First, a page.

Council District 4. Ethan Weaver.  As a deputy city attorney and a neighborhood prosecutor, he understands the importance of our neighborhoods, public safety, and constituent services.  He is a supporter of the Police and Fire Departments and the removal of homeless encampments that are near our schools, parks, and libraries.  His opponent, an extreme left wing idealogue and a card-carrying member of the Democratic Socialists of America, wants to defund the police and densify our neighborhoods. She has poor record for constituent services.  

Council District 6. Imelda Padilla.  While the jury is still out on this recently elected member of the City Council, she understands constituent services.  There are no other qualified opponents.

Council District 8.  Marqueece Harris-Dawson. This fiscally irresponsible councilman has no meaningful opponents. 

Council District 10.  Grace Yoo. She is a long-time advocate for ethics reform and has an excellent understanding of the needs of her district.  She is conversant with the City’s budget and finances, Anybody but Assemblyman Reggie Sawyer-Jones.   

Council District 12. John Lee.  While he has his issues, he brings a different perspective to the City Council, especially as it relates to the budget and the City’s finances. 

Council District 14.  Wendy Carillo. Anybody but Kevin deLeon.  Miguel Santiago is owned by the public sector given their overly generous independent contributions supporting his candidacy.  

Judges of the Superior Court  

A trustworthy and knowledgeable friend supplied the following recommendations except for one candidate.   

Office No. 12. Judge Lynn Olson 

Office No. 39. Steve Napolitano 

Office No. 48. Renee Rose 

Office No. 93. Victor Avila 

Office No. 97. Sharon Ransom 

Office No. 115. Keith Koyano 

Office No. 124. Kimberly Repecka. She is challenging a sitting judge, Emily Spears, who both the Met News and the LA Times agree (strangely) is unfit for the job. Rare to see anyone with a valid challenge to a sitting judge, but perhaps this will serve as a lesson to Spears and others like her.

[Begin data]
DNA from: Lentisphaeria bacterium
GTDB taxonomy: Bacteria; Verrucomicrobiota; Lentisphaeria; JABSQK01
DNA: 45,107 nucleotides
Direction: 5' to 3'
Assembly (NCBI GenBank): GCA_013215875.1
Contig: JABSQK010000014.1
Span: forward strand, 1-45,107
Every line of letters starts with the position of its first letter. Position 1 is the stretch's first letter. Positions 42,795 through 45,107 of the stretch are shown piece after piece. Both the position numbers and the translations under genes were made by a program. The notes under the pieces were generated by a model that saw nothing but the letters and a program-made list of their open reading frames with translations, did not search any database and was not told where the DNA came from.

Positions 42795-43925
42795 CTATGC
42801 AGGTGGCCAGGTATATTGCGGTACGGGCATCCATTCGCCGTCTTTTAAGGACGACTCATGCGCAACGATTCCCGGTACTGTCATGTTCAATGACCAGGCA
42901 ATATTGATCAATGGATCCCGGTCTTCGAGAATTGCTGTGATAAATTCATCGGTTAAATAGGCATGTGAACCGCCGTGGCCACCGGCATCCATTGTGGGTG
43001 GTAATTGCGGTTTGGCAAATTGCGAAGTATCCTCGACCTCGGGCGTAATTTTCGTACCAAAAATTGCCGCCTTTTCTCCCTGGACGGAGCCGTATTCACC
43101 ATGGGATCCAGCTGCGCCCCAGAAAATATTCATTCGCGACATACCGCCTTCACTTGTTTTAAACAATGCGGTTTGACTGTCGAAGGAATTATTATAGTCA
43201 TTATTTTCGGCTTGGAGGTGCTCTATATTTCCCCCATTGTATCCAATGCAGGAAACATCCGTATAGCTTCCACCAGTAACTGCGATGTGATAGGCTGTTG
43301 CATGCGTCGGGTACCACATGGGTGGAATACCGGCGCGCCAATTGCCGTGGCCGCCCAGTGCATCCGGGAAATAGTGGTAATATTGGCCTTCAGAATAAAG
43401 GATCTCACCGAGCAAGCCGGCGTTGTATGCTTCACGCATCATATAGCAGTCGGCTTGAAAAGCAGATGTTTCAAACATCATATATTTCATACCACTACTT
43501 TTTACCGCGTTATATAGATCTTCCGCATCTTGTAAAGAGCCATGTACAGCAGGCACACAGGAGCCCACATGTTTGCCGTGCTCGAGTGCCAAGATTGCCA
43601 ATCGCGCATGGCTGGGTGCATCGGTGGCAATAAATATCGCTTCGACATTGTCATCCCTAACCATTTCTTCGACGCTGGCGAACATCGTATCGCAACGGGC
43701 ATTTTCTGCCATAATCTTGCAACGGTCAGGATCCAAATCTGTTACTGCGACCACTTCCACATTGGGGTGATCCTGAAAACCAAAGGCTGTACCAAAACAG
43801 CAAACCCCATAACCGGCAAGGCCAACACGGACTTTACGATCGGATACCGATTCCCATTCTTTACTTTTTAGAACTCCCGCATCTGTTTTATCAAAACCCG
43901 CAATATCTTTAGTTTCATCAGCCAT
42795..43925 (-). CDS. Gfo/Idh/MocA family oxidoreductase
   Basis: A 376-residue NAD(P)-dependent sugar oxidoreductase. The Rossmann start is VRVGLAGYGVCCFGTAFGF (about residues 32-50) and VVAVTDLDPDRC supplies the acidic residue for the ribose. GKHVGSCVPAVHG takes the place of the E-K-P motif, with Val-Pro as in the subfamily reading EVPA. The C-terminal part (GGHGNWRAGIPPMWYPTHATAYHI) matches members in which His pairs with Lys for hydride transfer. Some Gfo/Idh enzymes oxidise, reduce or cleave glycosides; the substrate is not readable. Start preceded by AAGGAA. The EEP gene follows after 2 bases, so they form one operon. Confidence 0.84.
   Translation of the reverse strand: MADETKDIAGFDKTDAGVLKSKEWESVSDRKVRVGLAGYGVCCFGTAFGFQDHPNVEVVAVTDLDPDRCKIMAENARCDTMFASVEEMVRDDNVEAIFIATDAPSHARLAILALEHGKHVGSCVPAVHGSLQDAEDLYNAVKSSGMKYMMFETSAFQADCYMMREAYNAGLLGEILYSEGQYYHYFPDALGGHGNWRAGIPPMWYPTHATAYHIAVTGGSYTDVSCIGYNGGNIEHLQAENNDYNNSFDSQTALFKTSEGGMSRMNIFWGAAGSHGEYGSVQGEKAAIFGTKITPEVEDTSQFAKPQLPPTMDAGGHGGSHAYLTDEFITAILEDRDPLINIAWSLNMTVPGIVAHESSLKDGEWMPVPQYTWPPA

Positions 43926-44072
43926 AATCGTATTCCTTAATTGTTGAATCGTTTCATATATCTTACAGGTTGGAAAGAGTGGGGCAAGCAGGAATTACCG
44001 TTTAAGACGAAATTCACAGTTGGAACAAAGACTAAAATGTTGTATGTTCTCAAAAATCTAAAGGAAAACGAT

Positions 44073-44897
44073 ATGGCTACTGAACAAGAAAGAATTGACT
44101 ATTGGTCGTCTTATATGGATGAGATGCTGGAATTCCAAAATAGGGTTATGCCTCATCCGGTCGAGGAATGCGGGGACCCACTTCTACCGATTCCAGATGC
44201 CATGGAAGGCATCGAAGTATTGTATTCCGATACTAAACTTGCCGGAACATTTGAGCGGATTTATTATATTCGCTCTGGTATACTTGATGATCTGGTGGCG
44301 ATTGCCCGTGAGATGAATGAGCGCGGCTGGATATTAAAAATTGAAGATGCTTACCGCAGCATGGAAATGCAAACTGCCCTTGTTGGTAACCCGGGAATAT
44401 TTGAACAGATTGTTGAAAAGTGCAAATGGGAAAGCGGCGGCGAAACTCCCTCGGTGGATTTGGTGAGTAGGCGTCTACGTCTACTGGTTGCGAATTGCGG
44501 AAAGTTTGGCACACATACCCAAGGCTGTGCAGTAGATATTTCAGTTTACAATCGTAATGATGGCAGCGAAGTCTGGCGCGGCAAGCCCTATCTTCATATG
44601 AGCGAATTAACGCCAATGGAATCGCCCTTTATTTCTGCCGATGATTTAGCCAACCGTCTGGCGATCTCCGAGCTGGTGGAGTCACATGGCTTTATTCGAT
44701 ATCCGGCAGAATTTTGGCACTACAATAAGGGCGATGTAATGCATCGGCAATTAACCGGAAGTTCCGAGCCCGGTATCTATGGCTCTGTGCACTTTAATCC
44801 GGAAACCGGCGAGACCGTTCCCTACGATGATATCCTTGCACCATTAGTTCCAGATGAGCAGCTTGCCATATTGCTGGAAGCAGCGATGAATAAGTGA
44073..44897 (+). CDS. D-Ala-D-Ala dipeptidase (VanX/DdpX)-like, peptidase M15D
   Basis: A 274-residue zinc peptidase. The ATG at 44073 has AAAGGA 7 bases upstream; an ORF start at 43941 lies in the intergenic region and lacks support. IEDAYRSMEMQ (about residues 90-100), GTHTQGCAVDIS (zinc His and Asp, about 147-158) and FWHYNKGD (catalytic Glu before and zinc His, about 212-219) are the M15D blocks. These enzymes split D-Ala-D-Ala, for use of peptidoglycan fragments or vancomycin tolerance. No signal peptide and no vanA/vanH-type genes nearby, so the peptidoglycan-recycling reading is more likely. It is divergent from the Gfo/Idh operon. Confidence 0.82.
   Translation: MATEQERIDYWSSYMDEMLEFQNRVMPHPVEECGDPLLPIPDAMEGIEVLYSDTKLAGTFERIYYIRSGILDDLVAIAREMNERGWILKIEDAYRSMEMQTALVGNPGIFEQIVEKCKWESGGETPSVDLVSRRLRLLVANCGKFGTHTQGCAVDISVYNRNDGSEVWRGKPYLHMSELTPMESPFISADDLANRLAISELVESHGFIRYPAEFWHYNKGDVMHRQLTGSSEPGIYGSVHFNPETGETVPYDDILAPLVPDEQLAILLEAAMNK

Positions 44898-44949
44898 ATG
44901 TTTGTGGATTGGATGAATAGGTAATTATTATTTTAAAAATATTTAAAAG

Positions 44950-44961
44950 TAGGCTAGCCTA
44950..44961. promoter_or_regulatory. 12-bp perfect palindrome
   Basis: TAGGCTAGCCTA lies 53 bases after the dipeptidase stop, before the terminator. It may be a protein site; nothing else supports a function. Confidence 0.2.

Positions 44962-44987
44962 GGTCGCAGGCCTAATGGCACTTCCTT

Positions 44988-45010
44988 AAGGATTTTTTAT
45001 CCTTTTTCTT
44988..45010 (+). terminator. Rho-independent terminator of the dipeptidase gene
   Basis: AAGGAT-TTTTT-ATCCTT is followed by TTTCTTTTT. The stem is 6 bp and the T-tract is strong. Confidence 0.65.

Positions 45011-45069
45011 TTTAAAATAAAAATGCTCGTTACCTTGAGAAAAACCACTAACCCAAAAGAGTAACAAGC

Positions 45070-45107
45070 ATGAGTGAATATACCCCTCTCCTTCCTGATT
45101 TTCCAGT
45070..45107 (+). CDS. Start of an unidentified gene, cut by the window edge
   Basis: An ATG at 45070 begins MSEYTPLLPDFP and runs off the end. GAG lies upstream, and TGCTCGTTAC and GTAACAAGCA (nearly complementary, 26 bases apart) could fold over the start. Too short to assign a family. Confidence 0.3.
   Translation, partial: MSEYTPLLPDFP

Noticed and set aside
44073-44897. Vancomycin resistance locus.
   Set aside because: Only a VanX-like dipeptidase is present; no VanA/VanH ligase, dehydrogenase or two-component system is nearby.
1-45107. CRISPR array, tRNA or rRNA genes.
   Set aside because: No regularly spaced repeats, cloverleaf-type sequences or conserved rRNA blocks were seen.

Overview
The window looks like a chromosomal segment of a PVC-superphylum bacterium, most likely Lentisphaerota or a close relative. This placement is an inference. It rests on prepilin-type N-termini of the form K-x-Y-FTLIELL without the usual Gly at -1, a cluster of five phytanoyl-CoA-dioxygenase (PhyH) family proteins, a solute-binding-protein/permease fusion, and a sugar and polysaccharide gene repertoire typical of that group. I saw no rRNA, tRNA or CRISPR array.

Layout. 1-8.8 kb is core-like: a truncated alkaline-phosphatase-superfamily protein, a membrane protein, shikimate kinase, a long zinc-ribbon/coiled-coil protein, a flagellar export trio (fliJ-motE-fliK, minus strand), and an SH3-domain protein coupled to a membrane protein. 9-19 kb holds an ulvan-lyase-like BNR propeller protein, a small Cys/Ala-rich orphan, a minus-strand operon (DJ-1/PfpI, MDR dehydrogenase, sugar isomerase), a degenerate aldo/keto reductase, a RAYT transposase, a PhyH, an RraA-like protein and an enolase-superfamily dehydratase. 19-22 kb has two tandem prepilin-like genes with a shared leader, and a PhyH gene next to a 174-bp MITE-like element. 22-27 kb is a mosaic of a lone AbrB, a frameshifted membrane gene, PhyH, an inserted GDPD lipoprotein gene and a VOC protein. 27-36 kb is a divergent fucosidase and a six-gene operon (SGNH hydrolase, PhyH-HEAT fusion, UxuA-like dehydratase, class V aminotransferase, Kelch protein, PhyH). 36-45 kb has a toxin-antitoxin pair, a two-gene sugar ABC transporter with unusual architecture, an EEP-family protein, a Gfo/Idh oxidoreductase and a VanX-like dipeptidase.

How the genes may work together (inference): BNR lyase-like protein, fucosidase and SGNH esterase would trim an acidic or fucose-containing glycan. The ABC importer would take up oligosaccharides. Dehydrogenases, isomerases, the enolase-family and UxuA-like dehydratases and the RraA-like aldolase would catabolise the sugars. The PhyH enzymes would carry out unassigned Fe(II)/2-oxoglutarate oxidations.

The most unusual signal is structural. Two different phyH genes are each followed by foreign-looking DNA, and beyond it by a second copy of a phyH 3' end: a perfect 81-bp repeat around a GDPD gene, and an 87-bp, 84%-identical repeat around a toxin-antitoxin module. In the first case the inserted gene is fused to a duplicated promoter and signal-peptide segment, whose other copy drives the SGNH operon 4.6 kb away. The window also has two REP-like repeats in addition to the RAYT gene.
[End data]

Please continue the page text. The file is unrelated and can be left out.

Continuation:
Office No. 130. Leslie Gutierrez 

Office No. 135. Steven Mac 

Office No. 137. Tracey Blount 

County Board of Supervisors 

Recommendations are work in progress.  The major issues facing the Board of Supervisors are operational. Its delivery of services leaves much to be desired, especially for homeless services, the Men’s Central Jail, and juvenile detention centers.  There is also the issue of reform: expanding the size of the Board and the need for an elected Chief Executive Officer. 

Los Angeles Unified School District 

Recommendations are work in progress.  The major issues facing the Board are the need to improve the education of its students, many of whom come from underprivileged backgrounds, charter schools, the maintenance of its facilities, its Structural Deficit, its unfunded pension and other retirement liabilities, and the upcoming requests for tax increases. 

(Jack Humphreville writes LA Watchdog for CityWatch. He is the President of the DWP Advocacy Committee, the Budget and DWP representative for the Greater Wilshire Neighborhood Council, and a Neighborhood Council Budget Advocate.  He can be reached at: Original Article: